I asked for help and suggestions, and featured a poll offering some alternatives for the future direction of the site. I was amazed to wake up this morning to a number of emails with positive feedback and great suggestions, and over 35 responses to the poll in about five hours' of night time. Thanks to you, the macosxhints readers, I now have several good leads for new providers with substantially lower costs and unmetered bandwidth, which will alleviate my number one issue. A number of you have also donated to help cover the costs of running the site, which I greatly appreciate.

Based on all the input I've received, the future looks good for macosxhints.com. Read the rest of this article if you'd like to see what's going to happen here in the near future (summary - nothing bad!), as well as the story I posted last night.
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Toolbar command-click trick Apps
In some Cocoa applications, if you command-click the toolbar button in the upper-right corner of the title bar, the toolbar will switch between Icon Only, Icon & Text, and Text Only modes.

I haven't had the chance to test this in many applications yet (primarily because there are still so few available), but it does seem to function in Mail, OmniWeb, Address Book, and Project Builder so far.

Unfortunately, it does not work in the Finder, where it would probably be the most useful.
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Avoid a GUI freeze after sleep wake-up Desktop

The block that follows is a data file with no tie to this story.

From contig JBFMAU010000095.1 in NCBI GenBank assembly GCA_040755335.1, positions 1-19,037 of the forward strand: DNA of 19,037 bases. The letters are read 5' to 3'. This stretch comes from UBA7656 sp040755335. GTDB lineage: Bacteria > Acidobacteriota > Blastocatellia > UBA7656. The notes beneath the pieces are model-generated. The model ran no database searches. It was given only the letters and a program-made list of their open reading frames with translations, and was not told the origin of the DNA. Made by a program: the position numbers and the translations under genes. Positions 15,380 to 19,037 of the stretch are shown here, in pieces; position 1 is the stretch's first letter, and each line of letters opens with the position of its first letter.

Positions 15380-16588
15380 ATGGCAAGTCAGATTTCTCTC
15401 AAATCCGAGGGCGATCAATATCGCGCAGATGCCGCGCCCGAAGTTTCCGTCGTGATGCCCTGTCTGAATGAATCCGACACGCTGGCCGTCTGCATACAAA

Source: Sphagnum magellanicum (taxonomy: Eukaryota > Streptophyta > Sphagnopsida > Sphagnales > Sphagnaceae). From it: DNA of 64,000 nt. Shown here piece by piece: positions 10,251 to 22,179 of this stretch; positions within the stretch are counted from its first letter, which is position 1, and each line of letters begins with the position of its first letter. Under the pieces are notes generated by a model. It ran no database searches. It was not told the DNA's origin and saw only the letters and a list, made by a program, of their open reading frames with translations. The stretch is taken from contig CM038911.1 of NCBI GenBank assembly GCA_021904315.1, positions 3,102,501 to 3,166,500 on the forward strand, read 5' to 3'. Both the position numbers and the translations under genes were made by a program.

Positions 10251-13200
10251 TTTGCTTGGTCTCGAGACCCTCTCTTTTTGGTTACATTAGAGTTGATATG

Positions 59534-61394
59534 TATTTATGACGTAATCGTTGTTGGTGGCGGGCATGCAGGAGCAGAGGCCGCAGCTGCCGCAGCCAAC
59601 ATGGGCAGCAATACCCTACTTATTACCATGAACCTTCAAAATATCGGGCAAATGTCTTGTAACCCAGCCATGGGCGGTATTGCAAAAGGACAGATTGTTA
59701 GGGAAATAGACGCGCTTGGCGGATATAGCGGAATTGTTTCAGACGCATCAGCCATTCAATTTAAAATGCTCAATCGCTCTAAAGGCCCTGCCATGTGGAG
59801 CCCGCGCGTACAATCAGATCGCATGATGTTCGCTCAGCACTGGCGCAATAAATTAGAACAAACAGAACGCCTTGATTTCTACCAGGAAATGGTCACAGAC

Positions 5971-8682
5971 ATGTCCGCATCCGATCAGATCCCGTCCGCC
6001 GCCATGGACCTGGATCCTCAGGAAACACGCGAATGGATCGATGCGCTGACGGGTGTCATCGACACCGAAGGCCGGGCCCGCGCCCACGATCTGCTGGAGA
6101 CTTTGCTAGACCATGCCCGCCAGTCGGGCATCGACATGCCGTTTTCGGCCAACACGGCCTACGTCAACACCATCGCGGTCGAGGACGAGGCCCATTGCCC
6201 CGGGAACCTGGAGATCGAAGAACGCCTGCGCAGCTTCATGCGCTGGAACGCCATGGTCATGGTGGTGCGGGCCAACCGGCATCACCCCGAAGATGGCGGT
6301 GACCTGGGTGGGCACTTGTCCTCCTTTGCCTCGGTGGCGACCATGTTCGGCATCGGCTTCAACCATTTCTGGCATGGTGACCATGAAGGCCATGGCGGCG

This is in addition to the tips for added responsiveness.

I've been having problems with the Finder holding up on me after waking up from sleep. The Finder is rendered completely unresponsive as the the kernel takes up 50 percent of the CPU cycles. I then remembered what Steve Jobs said a while back about how Unix doesn't like to be put to sleep. I immediately thought the Energy Saver preferences.

Set the hard drive spindown to Never, and most of the large kernel freezeups should go away.

Hopefully this is fixed in 10.0.1, but for now, this is an adequate solution.
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Moving fonts between OS 9 and Classic 9 System
Today I noticed a bug (feature?) in the manner in which Classic 9 handles fonts added to its system folder. Theoretically, this should work just as it does in OS 9 - drag the font into the Fonts folder, and any non-running application that is then launched will see the new font. In copying over a number of fonts from my 'real' OS 9 to my 'Classic' OS 9 today, I noticed that they weren't seen when I launched my Classic application. After a bit of troubleshooting, I found the answer.

To make the fonts usable, I had to restart Classic, not just the apps running within Classic. Once I restarted Classic, I had all my new fonts available. I can't decide if this is a bug, or a limitation of how Classic works. In either event, install the fonts first, then launch Classic to save yourself a Classic restart (at least, that's how my machine is working!).
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Transparent windows in any Cocoa program System
Making terminal windows transparent seems to be a popular item, and someone asked if it would work in other apps. Well, it won't work out of the box, but there's a cool little hack that will make it work, at least for Cocoa applications.

This isn't quite perfect, as it will change the transparency of the title bar, scroll bars, etc. as well as the content, but it does make them transparent.

Read the rest of this article for the step by step instructions.

[Editor's note: I have not tried this on my machine yet. You should probably back up any file you are going to modify before you start. Sounds really cool, though!]